Lake Dallas is one of 300 locations that will show Fathom Events’ one-night screening of Batman: The Killing Joke at 7:30 p.m. and 10 p.m. Monday at the Carmike Hickory Creek 16, 8380 S. Stemmons Freeway.
Stranger Things, Netflix’s latest foray into original programming, is one of its most impressive series thus far. The story takes place in the 1980s in a small town in Indiana, where everyone knows each other. After a peculiar incident involving the disappearance of a young boy (Noah Schnapp), a chain of mysterious events tear at the fabric of an otherwise peaceful community.
Some have labeled Dazed and Confused as one of the greatest hangout movies of all-time. It’s a movie you watch not only for its artistic qualities and good banter, but also as a genuinely fun experience spending time with its enjoyable characters.
Inspiration can come from a variety of sources, but film can be a particularly powerful medium to learn from. Opening this Friday is Captain Fantastic, an exceptional film that offers much knowledge about the world, most notably navigating the rocky terrains of parenting.
The theme of ever-rising debauchery is one of the most popular story lines for American comedy films (see Neighbors or The Hangover). Writers of the genre love to shock viewers with outlandish events that continue to push the boundaries of belief as the movies proceed.
There is no doubt that Angelina Jolie has talent as a filmmaker. She displayed this in her first film, 2011’s In the Land of Blood and Honey, and again in her sophomore feature, 2014’s Unbroken.
Steven Spielberg is one of the few cinema wizards out there who has a way of mixing classic storytelling with a grand sense of wonder. This summer, he aims to make a big footprint in the blockbuster season with his latest adventure, The BFG, which opened regionally this weekend.
Any project with Steven Spielberg’s name attached to it is bound to get some attention. The BFG may be one of his biggest films yet. Not only is it considered one of the most significant works from famed children’s author Roald Dahl (Charlie and the Chocolate Factory), but it also marks Spielberg’s reunion with E.T. screenwriter Melissa Mathison (who died shortly after production wrapped) and the director’s latest collaborative effort with Mark Rylance, now an Academy Award winner for Bridge of Spies.
In the freewheeling world of filmmaker Nicolas Winding Refn, characters don’t simply get from A to B, they travel in all different directions.
Jeff Nichols has become one of those filmmakers who makes you stand up and take notice with each new feature. Writing and directing three great and thought provoking films before — Shotgun Stories, Take Shelter and Mud — there’s no denying my ears perked up when word got out he was releasing a fourth, and a studio film nonetheless.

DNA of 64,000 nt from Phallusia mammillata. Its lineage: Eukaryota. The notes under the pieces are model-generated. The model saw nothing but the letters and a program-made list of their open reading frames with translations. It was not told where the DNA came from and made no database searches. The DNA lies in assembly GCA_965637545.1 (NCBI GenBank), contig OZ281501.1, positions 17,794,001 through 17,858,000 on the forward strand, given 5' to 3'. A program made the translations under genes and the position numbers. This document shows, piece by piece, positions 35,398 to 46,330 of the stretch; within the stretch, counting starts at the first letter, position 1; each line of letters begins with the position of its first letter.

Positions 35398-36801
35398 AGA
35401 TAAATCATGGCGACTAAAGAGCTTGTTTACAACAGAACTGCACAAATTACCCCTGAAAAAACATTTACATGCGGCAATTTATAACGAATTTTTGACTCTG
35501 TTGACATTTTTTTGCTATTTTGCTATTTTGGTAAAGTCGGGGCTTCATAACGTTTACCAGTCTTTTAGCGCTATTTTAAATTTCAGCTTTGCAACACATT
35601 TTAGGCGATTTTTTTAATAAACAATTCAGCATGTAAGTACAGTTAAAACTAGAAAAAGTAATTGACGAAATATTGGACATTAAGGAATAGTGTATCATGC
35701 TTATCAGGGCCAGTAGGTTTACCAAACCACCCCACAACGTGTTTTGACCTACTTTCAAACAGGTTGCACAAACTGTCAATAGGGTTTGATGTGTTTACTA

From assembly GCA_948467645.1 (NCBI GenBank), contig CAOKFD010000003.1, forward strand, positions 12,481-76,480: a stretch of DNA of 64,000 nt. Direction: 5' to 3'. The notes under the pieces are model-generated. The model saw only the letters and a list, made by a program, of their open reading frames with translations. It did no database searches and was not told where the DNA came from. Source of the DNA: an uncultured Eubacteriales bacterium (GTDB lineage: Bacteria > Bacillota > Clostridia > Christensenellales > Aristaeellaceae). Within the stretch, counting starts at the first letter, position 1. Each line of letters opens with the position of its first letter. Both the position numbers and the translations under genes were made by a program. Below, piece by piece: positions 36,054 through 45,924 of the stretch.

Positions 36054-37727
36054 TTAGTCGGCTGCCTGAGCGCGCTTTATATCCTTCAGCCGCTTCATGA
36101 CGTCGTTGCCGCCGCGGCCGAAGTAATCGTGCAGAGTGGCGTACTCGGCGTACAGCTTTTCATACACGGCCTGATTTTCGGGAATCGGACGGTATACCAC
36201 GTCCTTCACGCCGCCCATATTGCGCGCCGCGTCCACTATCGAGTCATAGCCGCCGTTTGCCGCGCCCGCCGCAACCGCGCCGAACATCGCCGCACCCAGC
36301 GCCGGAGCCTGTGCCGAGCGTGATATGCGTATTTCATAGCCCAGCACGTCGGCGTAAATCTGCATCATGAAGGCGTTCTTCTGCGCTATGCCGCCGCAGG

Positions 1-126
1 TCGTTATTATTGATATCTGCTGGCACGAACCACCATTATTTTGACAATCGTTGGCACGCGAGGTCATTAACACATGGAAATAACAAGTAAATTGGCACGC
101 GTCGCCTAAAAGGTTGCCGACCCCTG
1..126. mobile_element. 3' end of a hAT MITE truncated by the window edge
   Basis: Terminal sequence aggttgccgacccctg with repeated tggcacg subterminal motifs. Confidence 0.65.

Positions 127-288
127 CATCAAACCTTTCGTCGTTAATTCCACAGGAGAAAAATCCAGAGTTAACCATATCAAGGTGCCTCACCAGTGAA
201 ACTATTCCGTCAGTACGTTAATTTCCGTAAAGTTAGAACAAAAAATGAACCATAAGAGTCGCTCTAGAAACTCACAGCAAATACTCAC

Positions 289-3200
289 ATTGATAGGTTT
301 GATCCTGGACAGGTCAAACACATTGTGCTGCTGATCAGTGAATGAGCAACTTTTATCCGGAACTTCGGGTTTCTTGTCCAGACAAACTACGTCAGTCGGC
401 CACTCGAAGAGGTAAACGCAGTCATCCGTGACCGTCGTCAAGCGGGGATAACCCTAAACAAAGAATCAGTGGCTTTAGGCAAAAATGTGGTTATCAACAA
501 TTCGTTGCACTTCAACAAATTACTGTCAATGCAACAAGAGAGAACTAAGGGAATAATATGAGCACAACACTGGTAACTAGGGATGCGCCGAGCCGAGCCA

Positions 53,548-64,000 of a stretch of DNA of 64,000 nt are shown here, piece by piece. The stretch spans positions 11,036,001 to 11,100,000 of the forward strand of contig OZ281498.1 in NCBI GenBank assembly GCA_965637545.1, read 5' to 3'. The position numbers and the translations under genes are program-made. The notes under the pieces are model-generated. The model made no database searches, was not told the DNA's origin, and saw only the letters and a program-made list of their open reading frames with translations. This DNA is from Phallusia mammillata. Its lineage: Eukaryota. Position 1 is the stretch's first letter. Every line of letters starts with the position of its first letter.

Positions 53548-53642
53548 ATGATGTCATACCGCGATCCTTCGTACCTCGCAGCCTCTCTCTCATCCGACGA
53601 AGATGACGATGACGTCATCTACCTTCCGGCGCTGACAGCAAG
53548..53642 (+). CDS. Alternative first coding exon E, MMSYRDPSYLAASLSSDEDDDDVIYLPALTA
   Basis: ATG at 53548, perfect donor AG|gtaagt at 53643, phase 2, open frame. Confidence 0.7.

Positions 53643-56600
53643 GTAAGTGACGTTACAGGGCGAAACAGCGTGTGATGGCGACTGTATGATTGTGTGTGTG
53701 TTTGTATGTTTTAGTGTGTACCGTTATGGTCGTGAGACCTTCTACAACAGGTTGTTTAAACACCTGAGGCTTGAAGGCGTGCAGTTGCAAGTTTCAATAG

After spending time riding the film festival circuit, When We Were All Broncos will make its television debut on KERA-TV (Channel 13) at 9 p.m. Friday. The documentary, directed by David Barrow, chronicles the journey of the racially integrated 1972 Denton High School football team and its role in Denton and the recently desegregated South.
NEW YORK — To sell Ghostbusters, who are you going to call? In the film's initial nationwide TV spots, not its female stars.
I have no shame in saying I watched the trailer for Popstar: Never Stop Never Stopping (a play on the title of Justin Bieber’s 2011 tour film, Never Say Never) at least a dozen times. I mainly clicked “repeat” just to see Andy Samberg embrace and poke fun at the ridiculousness of celebrity culture. Whether he’s buying things he doesn’t need or muttering Kanye-like lines like “It takes a village to make me look dope,” it’s hysterical.
When it comes to watching movies, very little is worse than being disappointed by one. I’m talking about those movies that leave you eager with anticipation, counting down the days and reserving your tickets in advance, only to discover that everything you imagined in your head didn’t quite make it on screen.
A small audience at the University of North Texas’ Lyceum Theater got a first look at North Texas-based director Brett Bentman’s new independent film "Pale" on Saturday night.
Every year, dozens of best-selling novels and works of literature are brought to the screen by filmmakers and production companies who want to capture the magic of a story and share it with a broader audience.
Just when you thought Puritans couldn’t be any scarier with their usually wide-brimmed hats, shifts and petticoats, some filmmakers thought to add the element of the supernatural, gray undertones and the one of the most frightening animals to ever be put on screen.